Internet service providers will not be able to circumvent U.S. search warrants for customer emails by storing data overseas.
The decision was spurred by a search warrant issued to Microsoft for the personal information of one of its customers, including the contents of all incoming and outgoing email, session times, and associated credit card numbers. Microsoft contested on the grounds that its data was stored on a server in Dublin, Ireland.
“A U.S. prosecutor cannot obtain a U.S. warrant to search someone’s home located in another country, just as another country’s prosecutor cannot obtain a court order in her home country to conduct a search in the United States,” Microsoft explained in a statement, reported by Reuters. “We think the same rules should apply in the online world, but the government disagrees.”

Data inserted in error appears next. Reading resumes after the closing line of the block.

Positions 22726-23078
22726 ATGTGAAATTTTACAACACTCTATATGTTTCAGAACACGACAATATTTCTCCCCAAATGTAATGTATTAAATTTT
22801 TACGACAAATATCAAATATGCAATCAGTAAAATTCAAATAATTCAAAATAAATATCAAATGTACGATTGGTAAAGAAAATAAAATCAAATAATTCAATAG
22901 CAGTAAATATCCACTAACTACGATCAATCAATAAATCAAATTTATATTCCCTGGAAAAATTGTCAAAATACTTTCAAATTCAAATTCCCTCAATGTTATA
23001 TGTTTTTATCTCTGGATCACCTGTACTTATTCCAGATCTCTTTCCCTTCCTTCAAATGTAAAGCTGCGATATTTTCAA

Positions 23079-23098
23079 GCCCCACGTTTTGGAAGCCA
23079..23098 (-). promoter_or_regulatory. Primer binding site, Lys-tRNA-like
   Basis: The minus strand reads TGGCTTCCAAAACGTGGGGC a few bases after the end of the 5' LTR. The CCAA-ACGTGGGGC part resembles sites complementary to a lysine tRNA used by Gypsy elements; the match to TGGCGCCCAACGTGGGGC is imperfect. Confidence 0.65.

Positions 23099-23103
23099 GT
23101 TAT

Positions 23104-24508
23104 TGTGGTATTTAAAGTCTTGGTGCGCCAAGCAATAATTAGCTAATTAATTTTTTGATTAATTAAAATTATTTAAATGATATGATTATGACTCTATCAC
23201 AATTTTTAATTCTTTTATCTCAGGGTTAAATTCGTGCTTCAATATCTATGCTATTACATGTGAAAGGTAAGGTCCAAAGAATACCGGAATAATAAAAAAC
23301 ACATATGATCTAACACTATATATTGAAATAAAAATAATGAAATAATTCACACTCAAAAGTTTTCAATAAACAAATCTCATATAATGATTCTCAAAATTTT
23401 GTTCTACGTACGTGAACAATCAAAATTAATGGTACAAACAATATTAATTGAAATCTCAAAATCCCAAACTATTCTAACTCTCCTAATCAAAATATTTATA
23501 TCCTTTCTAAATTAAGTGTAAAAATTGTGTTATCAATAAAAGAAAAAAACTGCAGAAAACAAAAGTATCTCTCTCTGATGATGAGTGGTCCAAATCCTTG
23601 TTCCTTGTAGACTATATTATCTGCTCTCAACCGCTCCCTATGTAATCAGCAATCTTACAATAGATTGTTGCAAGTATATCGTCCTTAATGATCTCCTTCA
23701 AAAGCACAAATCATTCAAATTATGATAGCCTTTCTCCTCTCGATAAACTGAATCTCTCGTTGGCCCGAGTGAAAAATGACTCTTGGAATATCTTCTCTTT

In his decision, issued Friday in New York, U.S. Magistrate Judge James Francis said “the burden on the government would be substantial, and law enforcement efforts would be seriously impeded,” if U.S. agencies had to collaborate with foreign entities to obtain information sought through valid search warrants.
For some, the takeaway is clear: “It showcases an increasing trend that data can be anywhere,” Orin Kerr, a law professor at George Washington University, told Reuters.
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